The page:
Planet (aka Inseminoid) and Terror.
saw Terror in a New York theater, some 20 years
ago. Terror soon sank into obscurity, forgotten and
ignored, and I've been partisaning its revival ever since. I discussed Terror in my NYU film school paper on horror films
(1982), and in Horror magazine (1997), and
and in my anthology book Halloween Candy (2001), and in the Hollywood
Investigator (2004). Happily, Ten
Year of Terror grants proper coverage to Terror (Fragments
of Fear doesn't even mention the film), generously illustrated.
disagree with part of Harvey Fenton's critique. He calls Terror's
script "well-written" and adds: "Terror is
an audacious achievement; objectively speaking, there are undoubtedly better
movies covered in this book, but few can compete with this film for simple
entertainment value. McGillivray's script is efficient and unobtrusive;
its sole purpose is to string together the many delightfully exuberant
Terror is wonderfully enjoyable, and stringing together scenes does appear to
be the script's sole purpose. But a script should also create a coherent
with cause-and-effect plotting. Instead, Terror is one of those rare films that becomes less coherent upon repeated viewing. However, that's because one enjoys Terror so much,
one fails to notice that its story makes no sense -- none at all. It's only after one sees Terror a few times, growing
familiar with the twists and turns in the rollercoaster, that one sees
the plot holes.
Warren's later Horror
Planet (aka Inseminoid) is also
great fun. A slasher film on a harsh planet. Think Jason meets Alien. Although Ten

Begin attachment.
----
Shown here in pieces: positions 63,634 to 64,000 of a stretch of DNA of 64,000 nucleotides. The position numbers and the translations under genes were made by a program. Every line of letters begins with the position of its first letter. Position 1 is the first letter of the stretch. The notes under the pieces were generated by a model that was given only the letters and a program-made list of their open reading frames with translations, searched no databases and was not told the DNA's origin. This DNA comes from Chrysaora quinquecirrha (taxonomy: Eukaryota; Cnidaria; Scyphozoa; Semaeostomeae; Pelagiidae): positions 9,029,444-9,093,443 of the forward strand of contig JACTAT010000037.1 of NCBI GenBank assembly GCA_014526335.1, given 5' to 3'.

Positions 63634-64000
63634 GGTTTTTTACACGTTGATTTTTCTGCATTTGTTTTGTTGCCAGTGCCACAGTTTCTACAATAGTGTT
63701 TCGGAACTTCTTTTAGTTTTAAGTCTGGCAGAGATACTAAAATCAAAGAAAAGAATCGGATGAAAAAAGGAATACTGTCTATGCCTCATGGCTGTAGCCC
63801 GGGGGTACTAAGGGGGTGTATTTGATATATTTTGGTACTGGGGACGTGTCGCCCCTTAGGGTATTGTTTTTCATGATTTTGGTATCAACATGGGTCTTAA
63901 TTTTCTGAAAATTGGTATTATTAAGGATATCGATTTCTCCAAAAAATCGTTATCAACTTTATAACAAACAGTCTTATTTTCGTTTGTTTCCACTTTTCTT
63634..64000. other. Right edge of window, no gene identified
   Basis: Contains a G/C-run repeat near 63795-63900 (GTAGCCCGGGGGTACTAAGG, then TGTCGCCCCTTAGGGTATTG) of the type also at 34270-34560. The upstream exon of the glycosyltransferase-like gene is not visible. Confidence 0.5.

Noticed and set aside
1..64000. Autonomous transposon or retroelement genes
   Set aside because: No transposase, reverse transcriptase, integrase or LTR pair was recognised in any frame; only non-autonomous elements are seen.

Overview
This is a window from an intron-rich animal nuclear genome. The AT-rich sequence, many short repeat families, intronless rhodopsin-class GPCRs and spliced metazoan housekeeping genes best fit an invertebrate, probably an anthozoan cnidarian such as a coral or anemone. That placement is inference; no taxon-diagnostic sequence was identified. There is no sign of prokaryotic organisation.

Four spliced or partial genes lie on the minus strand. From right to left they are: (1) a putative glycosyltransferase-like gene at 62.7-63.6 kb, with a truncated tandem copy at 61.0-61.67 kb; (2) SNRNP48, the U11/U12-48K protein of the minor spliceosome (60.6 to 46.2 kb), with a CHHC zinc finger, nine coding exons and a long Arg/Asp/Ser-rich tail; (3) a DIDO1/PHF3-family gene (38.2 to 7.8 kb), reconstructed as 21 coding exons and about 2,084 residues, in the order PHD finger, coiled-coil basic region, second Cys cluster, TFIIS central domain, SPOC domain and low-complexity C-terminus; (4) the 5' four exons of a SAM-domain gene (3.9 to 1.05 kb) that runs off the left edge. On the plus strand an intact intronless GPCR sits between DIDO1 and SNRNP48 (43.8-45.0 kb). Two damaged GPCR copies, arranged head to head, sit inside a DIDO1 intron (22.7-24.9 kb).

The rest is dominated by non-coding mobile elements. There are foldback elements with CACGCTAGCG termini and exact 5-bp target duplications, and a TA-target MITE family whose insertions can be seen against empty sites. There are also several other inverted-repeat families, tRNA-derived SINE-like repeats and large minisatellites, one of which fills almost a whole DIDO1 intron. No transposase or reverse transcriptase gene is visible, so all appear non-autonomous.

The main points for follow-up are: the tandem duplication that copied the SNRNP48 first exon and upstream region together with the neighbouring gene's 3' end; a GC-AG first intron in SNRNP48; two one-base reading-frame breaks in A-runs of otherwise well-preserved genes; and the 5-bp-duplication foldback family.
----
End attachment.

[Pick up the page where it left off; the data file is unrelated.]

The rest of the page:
Years of Terror concentrates on British indie horror, it covers
all British horror films of the 1970s, Hammer and Amicus included. If the reader is still in doubt as to the fecundity of that period, perhaps
it will help to recall these films, all covered in the book:
House That Dripped Blood, Scream
and Scream Again, The
Vampire Lovers, Lust
for a Vampire, The
Abominable Dr. Phibes, A
Jekyll and Sister Hyde, Hands
of the Ripper, Straw
of Evil, Asylum, Captain
Kronos--Vampire Hunter, The
Creeping Flesh, Dracula AD 1972, Frenzy, Horror
Express, Psychomania, Tales
from the Crypt, Horror
Hospital, Theatre of Blood, The
Wicker Man, Craze, House
of Whipcord, The
Rocky Horror Picture Show, Vampyres, The
Omen, Satan's Slave, Holocaust
2000, Schizo, The
Legacy, Alien, Saturn
100 more. Only a few entries are non-horror (e.g. Clockwork
Dogs). And mere inclusion does not mean the editors love
the film. They disdain The Uncanny --
a film I much enjoy (I've a soft spot for horror anthologies, and for Donald
Pleasance, and for Samantha Eggar).
of which, the trade paperback cover of Ten
Years of Terror features the skull from Amicus's Tales
from the Crypt. Enthralled by its TV commercials, I spent
years waiting to be old enough to see it. For those who came of age
pre-HBO, the Amicus version will always be the "true" Tales
from the Crypt. (Curiously, the hardback's dust jacket
features Ingrid Pitt instead).
Years of Terror is a treasure trove, and I'm sure many horror
fans will spend hours drooling over the book, recalling films they'd perhaps
momentarily forgotten. Others will thrill with the first blush of
discovering a rare gem.
Years of Terror is destined to be the definitive text of independent
1970s British horror cinema.
Review copyright by Thomas